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Friday, August 30, 2019

What I'm Reading: Gwendy's Magic Feather [Booklist Review]

Gwendy’s Magic Feather.

Chizmar, Richard (author).
Nov. 2019. 330p. Cemetery Dance, $25 (9781587677311)
REVIEW. First published September 1, 2019 (Booklist).
In the follow up to bestseller, Gwendy’s Button Box [link to my star review], co-written with Stephen King, Chizmar brings readers back to Gwendy’s Castle Rock, with King’s blessings in the forward. Gwendy, now in her late 30s is a Congressperson representing her hometown, living in DC. Readers are treated to a captivating opening that not catches them up on Gwendy’s life and sets the stage of her alternative history 1999, but also gives some background on what happened to her as a child. When the Button Box spontaneously appears in her DC office on the eve of Christmas recess, Gwendy and the Box return home to a town in turmoil: young girls are being kidnapped, her mom is recovering from cancer, and a paranoid Gwendy cannot stop looking over her shoulder. The story is told in classic supernatural thriller mode with all of the unsettling, creeping dread of horror, all accomplished without gore. Ultimately though, this is a mythical story with an epic feel that still moves swiftly. Yes there is a compelling crime plot, but this is the story of Gwedny’s finding her personal power, on her own, to shake the demons of the Box even as it is right in front of her, and live up to her full potential and promise. An easy choice to hand off to fans of King’s Castle Rock mythos [who will love all of the “easter eggs” here], Dean Koontz’s Odd Thomas Series, and most series by Charlaine Harris.

YA Statement: Teens who enjoyed the first book will be equally as enamored with the sequel. Even though Gwendy is now a full fledged adult, the coming of age themes are still very strong here. Also any teens who enjoy King’s books set in the Castle Rock mythos and those who like watching Stranger Things should check this one out.

As usual, the above was my draft review that I turned into the Booklist. The magazine review is shorter and does not include the extra information below.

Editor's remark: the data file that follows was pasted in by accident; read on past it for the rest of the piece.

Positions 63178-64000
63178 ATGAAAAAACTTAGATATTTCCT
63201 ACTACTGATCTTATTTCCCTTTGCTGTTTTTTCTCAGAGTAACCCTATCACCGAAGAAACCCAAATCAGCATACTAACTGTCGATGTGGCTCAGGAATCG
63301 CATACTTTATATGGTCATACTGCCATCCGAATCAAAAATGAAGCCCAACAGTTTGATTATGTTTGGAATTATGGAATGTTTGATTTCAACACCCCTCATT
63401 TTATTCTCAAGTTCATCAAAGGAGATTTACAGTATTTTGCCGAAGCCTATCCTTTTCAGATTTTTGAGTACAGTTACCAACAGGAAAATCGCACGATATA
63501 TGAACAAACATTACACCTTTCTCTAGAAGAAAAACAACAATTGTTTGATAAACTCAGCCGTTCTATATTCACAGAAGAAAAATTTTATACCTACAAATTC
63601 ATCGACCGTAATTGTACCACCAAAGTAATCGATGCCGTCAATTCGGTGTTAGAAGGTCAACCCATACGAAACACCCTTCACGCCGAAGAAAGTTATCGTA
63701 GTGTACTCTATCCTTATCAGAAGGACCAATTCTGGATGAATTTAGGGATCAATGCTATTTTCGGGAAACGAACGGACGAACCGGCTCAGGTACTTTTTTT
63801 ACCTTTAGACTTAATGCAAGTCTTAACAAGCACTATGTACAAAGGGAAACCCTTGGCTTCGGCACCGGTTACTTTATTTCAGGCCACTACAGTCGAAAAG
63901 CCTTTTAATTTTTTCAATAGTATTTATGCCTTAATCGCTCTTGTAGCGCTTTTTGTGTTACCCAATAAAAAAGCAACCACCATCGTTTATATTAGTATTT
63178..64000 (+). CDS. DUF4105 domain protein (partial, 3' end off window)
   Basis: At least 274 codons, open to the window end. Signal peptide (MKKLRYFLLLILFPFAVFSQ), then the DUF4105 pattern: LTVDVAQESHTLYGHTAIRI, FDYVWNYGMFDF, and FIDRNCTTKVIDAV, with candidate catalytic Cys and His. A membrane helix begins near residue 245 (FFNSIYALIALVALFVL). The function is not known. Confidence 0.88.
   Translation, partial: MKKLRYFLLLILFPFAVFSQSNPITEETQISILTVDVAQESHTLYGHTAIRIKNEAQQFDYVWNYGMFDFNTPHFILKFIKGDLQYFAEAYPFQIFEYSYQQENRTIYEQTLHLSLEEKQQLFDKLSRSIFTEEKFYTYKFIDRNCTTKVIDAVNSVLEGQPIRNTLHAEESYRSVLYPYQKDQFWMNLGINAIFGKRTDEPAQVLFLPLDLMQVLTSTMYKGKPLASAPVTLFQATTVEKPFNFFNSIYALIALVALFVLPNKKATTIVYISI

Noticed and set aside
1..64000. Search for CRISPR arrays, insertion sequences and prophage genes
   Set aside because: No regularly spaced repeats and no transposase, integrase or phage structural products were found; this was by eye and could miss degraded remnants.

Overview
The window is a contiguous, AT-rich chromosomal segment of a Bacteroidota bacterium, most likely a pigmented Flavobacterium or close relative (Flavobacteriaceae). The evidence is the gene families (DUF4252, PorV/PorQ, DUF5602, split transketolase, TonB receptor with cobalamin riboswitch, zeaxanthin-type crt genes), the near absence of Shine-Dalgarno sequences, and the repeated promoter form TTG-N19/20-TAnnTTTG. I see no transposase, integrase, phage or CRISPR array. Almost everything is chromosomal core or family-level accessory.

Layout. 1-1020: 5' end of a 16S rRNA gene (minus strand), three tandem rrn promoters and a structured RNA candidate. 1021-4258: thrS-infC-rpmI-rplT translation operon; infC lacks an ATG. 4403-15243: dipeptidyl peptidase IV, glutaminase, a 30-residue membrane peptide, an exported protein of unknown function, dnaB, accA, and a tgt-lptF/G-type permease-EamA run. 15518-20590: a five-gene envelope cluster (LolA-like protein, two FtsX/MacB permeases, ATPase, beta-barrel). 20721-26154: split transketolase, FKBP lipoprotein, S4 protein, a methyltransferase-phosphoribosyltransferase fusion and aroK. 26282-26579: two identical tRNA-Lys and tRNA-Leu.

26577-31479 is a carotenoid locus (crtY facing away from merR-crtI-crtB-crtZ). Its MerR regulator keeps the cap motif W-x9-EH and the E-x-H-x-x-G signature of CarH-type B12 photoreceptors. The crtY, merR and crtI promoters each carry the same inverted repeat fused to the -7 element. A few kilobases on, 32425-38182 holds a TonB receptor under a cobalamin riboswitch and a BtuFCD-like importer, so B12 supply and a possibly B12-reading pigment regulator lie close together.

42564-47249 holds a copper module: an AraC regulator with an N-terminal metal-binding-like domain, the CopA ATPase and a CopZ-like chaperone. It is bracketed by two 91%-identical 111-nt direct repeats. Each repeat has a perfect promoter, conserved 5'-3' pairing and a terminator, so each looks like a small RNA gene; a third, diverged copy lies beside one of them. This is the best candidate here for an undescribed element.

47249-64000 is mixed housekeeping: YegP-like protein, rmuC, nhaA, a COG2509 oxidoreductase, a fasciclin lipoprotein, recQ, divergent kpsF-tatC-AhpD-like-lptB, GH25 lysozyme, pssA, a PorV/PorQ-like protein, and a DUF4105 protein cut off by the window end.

Further Appeal: This is a sequel for sure. In the introStephen King talks about how Chizmar has taken Gwendy into adulthood. While you could technically get by without having read the novella which precedes this book, without it, this new story will be missing the emotional foundation upon which the novella is built and then has deposited as a sturdy foundation to this sequel.

People will still like it if they read this book alone, but they will like it more if they already knew Gwendy.

The book has a very strong narration from above, an all seeing narrator, this adds a satisfying level of eerie-ness to the entire story. Also escalating the eerie factor, this is a world that feels 100% real, but there is just a touch of magic on the edges. Chizmar pulls you under his spell with great character development and the correct amount of frame and setting details. As a result, everything is more creepy because it could really be happening. You believe it all, even after finishing the story. You know it can't be real, but what if...?

The biggest appeals are the Castle Rock Mythos, the sympathetic heroine, and the paranormal investigation storyline.

Three Words That Describe This Book: compelling, eerie, sympathetic heroine

Readalikes: I listed 2 paranormal series above, but really any paranormal investigation series, fiction or nonfiction will work here, especially those with a well developed and sympathetic hero/heroine. Odd Thomas is a perfect example.

An oldie but a goodie paranormal investigation story that this reminded me of is Alexandra Sokoloff's The Unseen. Here is a link to my review. I checked and my system still has 8 copies of this book available, including the one I bought for the Berwyn Library, so you can still get it.

But as I also mentioned above in the appeal section, this book, it all feels real, so don't forget to suggest nonfiction paranormal investigation books as a readalike too. I know you have tons on the shelf.

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